Choosing a career early in life is imperative. However, the path towards achieving that career goal is not often straightforward. That dream to become an artist, accountant, medical assistant, computer technician, nurse, business analyst, or paralegal is available for those that attend a vocational school.
Before making that decision to go to college, evaluate the full impact of that decision. One must evaluate all the options and benefits first. The choice can be between choosing vocational school, trade school or a traditional 4-year college. A vocational or trade school offers hands-on skills applicable in a work situation while a traditional 4-year college offers relevant knowledge mixed with elective courses. Vocational schools prepare their students for a specific trade, making them better prepared for the workforce.
Benefit #1: Vocational Schools Have Higher Employment Rate
Vocational and trade schools prepare a person for the job market. This means graduates are prepared to accept a job immediately after graduation. Most vocational schools also work with employers in the industry to give students an education within their technical field. When the graduate is ready to transition to the job, vocational school graduates have seamless transitions. This is thanks to a vocational school’s training approach. Since the vocational school trains with real-life examples and equipment, the graduate can benefit.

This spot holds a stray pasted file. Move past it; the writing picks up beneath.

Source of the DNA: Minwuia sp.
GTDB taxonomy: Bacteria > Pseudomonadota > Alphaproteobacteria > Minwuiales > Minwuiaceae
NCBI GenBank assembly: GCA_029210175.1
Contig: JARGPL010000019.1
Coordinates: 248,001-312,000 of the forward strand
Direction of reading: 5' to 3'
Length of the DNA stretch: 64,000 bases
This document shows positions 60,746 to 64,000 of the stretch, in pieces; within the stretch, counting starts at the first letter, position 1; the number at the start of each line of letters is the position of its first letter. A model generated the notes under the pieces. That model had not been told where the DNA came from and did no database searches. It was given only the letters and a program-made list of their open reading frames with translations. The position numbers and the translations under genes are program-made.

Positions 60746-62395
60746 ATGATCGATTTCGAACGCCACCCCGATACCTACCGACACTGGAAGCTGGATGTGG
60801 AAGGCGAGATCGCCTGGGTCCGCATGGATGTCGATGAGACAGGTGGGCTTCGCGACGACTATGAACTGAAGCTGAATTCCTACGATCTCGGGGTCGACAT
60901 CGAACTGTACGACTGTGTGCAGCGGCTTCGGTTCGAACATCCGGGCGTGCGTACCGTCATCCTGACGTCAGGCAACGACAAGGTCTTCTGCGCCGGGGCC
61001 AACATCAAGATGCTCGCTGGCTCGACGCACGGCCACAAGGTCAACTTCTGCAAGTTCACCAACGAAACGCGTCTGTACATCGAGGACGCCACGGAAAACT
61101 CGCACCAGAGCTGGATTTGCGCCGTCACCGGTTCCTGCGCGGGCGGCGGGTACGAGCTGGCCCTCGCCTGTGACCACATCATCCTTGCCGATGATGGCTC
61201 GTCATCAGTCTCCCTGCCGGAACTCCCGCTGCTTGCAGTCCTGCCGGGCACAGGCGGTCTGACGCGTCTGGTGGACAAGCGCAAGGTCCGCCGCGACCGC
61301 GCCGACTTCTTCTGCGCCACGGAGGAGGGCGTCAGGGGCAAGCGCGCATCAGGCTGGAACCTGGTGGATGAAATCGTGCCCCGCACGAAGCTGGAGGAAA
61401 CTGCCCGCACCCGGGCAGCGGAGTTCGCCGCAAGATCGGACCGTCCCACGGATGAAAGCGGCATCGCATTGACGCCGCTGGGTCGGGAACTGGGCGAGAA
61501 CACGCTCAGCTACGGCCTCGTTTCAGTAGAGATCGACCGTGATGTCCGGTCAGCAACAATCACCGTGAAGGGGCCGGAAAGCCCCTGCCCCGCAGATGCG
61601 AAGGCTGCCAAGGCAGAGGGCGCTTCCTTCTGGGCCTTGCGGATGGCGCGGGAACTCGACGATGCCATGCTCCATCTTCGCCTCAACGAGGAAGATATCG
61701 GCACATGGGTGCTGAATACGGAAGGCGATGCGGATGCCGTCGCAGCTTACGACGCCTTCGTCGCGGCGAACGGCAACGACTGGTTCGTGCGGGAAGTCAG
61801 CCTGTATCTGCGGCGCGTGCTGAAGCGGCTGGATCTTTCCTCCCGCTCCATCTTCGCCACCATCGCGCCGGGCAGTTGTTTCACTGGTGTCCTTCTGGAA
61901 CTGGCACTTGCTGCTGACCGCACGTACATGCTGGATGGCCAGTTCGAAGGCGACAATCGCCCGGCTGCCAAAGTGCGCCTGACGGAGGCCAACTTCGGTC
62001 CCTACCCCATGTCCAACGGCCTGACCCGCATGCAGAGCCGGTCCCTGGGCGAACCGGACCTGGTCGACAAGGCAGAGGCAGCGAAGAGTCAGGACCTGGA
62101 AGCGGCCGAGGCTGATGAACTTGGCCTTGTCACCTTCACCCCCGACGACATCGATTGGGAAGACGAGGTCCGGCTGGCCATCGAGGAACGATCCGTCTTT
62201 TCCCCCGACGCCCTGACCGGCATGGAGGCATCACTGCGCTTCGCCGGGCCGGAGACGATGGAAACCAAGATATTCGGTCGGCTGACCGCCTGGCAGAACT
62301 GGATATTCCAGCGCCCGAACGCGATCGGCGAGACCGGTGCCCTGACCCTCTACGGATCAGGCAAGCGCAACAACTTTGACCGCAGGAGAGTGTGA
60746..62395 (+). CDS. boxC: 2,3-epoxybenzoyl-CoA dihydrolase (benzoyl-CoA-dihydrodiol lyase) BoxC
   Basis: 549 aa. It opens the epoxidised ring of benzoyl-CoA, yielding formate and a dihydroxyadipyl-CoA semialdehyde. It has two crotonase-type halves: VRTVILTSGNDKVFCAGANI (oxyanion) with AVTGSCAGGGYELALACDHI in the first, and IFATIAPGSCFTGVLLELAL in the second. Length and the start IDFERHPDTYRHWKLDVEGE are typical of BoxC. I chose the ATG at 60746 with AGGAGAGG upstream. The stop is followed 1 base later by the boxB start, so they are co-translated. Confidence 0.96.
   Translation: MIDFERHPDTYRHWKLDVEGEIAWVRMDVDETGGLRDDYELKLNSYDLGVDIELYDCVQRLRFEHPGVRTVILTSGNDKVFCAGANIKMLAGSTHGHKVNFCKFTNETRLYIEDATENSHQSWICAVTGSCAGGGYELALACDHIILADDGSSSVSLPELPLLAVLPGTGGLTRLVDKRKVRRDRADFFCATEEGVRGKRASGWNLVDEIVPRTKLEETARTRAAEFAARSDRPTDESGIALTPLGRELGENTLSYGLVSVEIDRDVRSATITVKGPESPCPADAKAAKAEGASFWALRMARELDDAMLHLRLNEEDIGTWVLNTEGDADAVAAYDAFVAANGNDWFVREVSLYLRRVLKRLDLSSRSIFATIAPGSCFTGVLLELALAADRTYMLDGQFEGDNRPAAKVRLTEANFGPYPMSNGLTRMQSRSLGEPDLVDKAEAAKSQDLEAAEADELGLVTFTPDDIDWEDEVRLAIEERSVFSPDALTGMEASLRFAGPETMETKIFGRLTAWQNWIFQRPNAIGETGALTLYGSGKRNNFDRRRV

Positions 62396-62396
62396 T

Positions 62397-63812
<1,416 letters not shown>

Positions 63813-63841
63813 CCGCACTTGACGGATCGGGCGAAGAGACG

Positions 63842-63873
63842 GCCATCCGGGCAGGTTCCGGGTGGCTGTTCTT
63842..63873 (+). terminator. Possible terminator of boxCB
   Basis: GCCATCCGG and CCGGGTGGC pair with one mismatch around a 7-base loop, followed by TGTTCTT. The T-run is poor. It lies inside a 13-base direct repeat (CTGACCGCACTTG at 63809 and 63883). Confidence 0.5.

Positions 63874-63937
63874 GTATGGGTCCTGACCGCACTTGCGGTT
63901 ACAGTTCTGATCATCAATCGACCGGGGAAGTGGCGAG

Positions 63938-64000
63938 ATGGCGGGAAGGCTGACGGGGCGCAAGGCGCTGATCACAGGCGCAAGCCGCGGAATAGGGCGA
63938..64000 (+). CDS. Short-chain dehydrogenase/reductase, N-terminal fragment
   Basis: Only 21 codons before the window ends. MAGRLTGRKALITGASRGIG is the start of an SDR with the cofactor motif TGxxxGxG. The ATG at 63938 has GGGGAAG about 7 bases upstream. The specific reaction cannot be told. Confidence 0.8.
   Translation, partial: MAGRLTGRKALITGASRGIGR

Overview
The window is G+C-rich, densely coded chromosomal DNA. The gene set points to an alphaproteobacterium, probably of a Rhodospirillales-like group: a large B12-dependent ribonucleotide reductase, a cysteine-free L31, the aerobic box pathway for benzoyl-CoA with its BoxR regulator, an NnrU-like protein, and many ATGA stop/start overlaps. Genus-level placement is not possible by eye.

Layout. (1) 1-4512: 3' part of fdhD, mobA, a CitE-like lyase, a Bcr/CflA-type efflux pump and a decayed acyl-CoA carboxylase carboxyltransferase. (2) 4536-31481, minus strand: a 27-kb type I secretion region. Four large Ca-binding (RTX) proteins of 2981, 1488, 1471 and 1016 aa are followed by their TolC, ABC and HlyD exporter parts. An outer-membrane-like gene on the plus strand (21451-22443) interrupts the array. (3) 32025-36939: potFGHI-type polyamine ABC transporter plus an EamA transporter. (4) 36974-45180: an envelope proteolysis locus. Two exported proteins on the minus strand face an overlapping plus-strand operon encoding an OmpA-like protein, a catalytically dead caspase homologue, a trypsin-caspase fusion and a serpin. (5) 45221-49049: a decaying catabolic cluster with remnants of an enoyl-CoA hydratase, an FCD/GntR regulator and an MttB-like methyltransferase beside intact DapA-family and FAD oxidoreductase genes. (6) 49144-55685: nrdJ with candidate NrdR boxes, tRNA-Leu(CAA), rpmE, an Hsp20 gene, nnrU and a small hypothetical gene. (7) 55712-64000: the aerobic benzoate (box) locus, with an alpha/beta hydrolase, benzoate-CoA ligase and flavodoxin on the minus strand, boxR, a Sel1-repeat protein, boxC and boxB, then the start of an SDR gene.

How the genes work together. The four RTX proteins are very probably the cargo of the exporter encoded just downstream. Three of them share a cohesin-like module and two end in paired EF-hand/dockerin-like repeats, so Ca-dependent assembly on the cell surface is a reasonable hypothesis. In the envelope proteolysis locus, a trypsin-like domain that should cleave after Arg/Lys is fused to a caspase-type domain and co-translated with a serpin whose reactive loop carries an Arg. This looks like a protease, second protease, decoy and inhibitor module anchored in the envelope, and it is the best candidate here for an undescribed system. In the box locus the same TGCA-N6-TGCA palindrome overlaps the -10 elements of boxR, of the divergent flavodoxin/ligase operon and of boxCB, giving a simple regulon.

Traditional 4-year colleges depend on theoretical frameworks. Vocational and trade schools rely on specific industry situations, better equipping the workforce with technical job skills.
Benefit #2: The Student Transitions to Their Career Choice Directly
A traditional 4-year college degree equips the student with general skills. There is little guidance on the career path with limited interaction by career services. While this is ok for some, it does not translate to a specific job title or career path.
Students go to vocational or trade schools because they have decided what they want to do in life. After one to two years of vocational education, the student has a definite career path. Students come out of vocational school and join a specific trade. The graduate will benefit by not waste time thinking what to do after college. This is common among traditional 4-year college graduates. Many vocational school graduates go through externship programs for them to benefit from industry experience.
Benefit #3: Relevant Skills in Less Time
Vocational and trade schools offer benefits to high school students and adults switching jobs. Most vocational programs take less than two years to complete. Once completed, the classes give graduates enough skills for an entry-level position in their given trade. A graduate can start earning right away. If they have a student loan, they can start repayments as soon as possible.
Benefit #4: The Chances of Graduating Are High
Did you know that 40 percent of students who enroll in traditional 4-year colleges do not graduate within the 4-year duration? This is reported by the National Center for Education Statistics. On the other hand, approximately 2 percent of vocational or trade school students fail to graduate within the course duration. The chances of graduating and joining the workforce are better when a student graduates from a vocational school. The vocational programs are short, which encourages maximum concentration and performance. Students who attempt college education and don’t graduate are not ready for the job market. They may also have to service their student loans.